“Shame and dishonor were his flags, and self loathing was his constant companion.” – James Lee Burke; “Feast Day of Fools”
“Remember it is a sin to know what you ought to do and then not do it.” – James 4:17 NLT
Many of us serving prison sentences for not using our freedom in a way that honors ourselves and our families have foolishly – and selfishly – exposed those we love to the same shame and dishonor we have branded ourselves with. We have also made them victims of the sins we have committed, while at the same time making them unwilling and unwitting accomplices to our crimes.
In addition, we have forced them to shoulder a disproportionate amount of the burden for our wrongdoing through simple guilt by association. While we languish in the purgatory of prison, their lives continue in the real world. While our lives are held in a static state of suspended animation, their lives move forward on a daily basis. While many of us try to explain our behavior to ourselves, our families are left trying to explain it to the world in which they live.
A great many men I meet have strong family support. While some have lost everything and everyone that used to make up their former lives in freedom, many more still have their families and friends solidly behind them offering words of encouragement and support.
They are to be commended for that and we who are the recipients of the genuine goodness of their hearts should all take note that the debt we owe them can more than likely never completely be repaid.
While they function unwaveringly as brave defenders of our tarnished honor and smile encouragingly for us, let those of us who are blessed enough to have individuals who are that strong fighting on our behalf, never forget that we have disappointed them. We have let down those who love us; those who need to look up to us; those who reach for us when they are uncertain, afraid, need help making a major decision or just tying a shoe.
In many cases, anger accompanies the disappointment, but far too often the anger is kept from those of us whose behavior triggered it in the first place. The consideration for the feelings of those locked out of society’s sight is another attempt by those who love us to “protect” us and to try to shield us from unpleasant realities that we created.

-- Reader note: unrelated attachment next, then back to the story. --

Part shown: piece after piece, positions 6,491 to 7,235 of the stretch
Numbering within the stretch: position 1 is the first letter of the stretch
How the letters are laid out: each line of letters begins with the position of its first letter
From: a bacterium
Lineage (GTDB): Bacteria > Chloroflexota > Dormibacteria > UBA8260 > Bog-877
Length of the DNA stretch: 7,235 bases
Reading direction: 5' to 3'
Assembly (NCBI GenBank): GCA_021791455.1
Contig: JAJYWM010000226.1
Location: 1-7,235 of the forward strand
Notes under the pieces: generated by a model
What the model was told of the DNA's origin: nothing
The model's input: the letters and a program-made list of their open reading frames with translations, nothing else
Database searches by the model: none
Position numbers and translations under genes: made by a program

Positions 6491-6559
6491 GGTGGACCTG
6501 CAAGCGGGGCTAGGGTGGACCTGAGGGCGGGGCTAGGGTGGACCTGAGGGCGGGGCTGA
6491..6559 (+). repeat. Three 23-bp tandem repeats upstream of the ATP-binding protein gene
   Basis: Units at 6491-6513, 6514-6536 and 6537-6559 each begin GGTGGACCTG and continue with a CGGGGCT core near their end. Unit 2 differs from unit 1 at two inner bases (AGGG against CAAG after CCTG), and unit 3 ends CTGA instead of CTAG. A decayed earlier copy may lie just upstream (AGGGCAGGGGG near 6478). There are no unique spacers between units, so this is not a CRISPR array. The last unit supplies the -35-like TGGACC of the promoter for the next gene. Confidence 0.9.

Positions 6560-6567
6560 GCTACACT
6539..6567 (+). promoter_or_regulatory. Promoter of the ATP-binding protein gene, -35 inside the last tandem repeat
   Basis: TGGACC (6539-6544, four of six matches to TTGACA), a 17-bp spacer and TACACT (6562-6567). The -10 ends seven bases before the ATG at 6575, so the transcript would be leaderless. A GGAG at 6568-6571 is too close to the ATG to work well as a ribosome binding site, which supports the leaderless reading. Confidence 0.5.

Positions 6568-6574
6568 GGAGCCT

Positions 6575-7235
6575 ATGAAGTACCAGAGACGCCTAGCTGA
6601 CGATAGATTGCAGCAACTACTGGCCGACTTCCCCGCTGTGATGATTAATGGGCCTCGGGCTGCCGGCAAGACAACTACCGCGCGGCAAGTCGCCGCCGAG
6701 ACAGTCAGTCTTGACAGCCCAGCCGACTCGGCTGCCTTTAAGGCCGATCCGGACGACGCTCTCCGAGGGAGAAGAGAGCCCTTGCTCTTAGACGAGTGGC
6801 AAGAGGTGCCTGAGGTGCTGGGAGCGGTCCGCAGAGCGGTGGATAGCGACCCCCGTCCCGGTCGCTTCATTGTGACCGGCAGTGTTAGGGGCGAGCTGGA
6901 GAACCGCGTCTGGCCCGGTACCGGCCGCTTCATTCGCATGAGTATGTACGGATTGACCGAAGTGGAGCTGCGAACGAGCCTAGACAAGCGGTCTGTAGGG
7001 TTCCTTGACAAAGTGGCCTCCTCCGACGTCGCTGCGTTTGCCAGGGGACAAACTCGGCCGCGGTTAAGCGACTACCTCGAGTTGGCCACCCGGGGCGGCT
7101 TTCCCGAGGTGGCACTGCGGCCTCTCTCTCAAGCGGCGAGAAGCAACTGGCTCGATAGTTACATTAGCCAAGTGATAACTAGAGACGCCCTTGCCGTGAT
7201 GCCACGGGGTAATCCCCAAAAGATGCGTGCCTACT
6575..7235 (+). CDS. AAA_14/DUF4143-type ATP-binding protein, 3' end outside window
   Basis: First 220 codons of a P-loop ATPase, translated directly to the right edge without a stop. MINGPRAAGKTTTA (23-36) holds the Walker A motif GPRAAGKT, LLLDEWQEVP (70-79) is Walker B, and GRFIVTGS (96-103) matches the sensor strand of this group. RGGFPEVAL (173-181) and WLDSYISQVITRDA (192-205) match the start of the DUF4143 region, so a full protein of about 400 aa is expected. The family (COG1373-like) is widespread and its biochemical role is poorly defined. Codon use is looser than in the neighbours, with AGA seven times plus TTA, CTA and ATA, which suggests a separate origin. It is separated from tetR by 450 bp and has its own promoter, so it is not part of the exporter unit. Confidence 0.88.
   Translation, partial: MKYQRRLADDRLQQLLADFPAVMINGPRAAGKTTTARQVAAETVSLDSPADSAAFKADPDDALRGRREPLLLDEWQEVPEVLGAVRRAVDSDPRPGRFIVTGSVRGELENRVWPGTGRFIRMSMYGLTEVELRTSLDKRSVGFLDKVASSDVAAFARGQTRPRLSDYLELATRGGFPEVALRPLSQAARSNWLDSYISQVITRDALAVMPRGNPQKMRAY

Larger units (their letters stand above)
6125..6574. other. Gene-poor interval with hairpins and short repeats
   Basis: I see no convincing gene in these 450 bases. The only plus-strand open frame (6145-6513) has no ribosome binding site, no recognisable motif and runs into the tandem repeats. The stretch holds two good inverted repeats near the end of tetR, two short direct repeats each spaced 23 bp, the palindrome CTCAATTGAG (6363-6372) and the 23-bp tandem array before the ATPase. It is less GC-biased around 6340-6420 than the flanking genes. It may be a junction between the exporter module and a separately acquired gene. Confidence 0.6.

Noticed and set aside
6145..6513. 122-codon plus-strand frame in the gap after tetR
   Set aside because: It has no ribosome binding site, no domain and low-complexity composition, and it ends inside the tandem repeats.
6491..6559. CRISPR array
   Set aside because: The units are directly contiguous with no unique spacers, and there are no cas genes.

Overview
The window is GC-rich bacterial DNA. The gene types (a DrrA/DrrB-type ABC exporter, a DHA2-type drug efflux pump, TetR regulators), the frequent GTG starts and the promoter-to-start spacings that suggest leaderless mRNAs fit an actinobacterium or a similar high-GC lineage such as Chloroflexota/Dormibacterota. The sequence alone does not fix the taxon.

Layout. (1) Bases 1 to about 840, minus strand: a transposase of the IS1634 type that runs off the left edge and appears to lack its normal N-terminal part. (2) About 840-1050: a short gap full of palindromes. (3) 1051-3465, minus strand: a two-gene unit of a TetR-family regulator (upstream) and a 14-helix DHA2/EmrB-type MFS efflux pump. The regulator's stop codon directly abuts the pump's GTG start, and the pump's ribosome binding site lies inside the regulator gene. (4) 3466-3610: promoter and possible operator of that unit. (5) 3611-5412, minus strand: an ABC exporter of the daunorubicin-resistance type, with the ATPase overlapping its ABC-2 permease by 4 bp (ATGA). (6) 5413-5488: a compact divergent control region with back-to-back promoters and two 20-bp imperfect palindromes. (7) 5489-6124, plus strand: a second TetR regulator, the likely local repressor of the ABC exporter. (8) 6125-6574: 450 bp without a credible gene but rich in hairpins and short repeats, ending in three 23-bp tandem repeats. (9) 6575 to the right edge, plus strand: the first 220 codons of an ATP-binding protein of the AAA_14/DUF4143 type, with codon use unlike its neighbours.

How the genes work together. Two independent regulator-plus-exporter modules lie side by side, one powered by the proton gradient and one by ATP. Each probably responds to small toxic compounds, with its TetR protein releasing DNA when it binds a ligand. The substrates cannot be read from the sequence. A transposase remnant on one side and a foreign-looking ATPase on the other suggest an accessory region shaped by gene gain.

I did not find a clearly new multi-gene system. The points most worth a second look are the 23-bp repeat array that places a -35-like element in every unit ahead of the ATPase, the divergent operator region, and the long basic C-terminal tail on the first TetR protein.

While this is a touching display of the lengths to which love will go, this is not what is needed.
What is needed is for those who are disappointed and angry to make sure that the one who causes them to feel this way is aware of it. Of course the offender must also be reassured that he is still loved and still supported. But the negative emotions created must not be borne only by the incidental victims.
What is needed is for those incarcerated to reflect on the disappointment and anger they have caused in others and use it ‘as a catalyst for change within themselves. This will ensure that whatever caused them to violate the trust of their loved ones and the laws of society will not be repeated.
What is needed is for society to recognize that the system we use to punish those who commit transgressions against it also punishes everyone who is a part of that individual’s life, so we must exercise caution that the prosecution of an individual does not become the persecution of a family, as is so very often the case.
What is needed are prosecutors and judges who see not just the offender but the twenty-year-old daughter of that offender who takes an overdose of drugs or alcohol and lays down on the side of the road in what turns out to be a suicide attempt that is foiled. Her pain over what is happening to a father she loves momentarily overwhelms her, and this is how she reacts to his absence. (This happened to the daughter of someone I was incarcerated with.)
What is needed is an awareness that another young woman was successful in the taking of her own life because she felt the stigma and restrictions placed upon her father by the sex offender registry were hers to bear as well and the burden proved to be too great. (This I read about in the paper.)
What is needed is for society to hear the cries, see the tears and share the pain of a young girl whose father is in prison and cannot attend her school play to share in her moment of happiness and view her in the spotlight of recognition. (This happened to a friend of mine’s daughter.)
What is needed is for society to experience the anguish of a loving grandmother who closes her letter with “I’m starting to cry now so I’d better end this letter.” (I read thise words written to another inmate.)
This, the most powerful nation on earth, must understand that locking up millions of individuals has a profound effect on tens of millions of innocent lives. There are better ways of dealing with non-violent offenders than locking them away and perhaps the citizens of this country should demand this from their elected officials.
This, the most powerful nation on earth, must understand that a year taken from a family can never be given back, so it is incumbent upon society – in the interest of true justice – to find other ways of correcting behavior.
The handing out of multiple year sentences for non-violent offences as if the years were a handful of Halloween candy must stop.
God Himself no longer visits the sins of the fathers on future generations.
Just who do we think we are to do exactly that?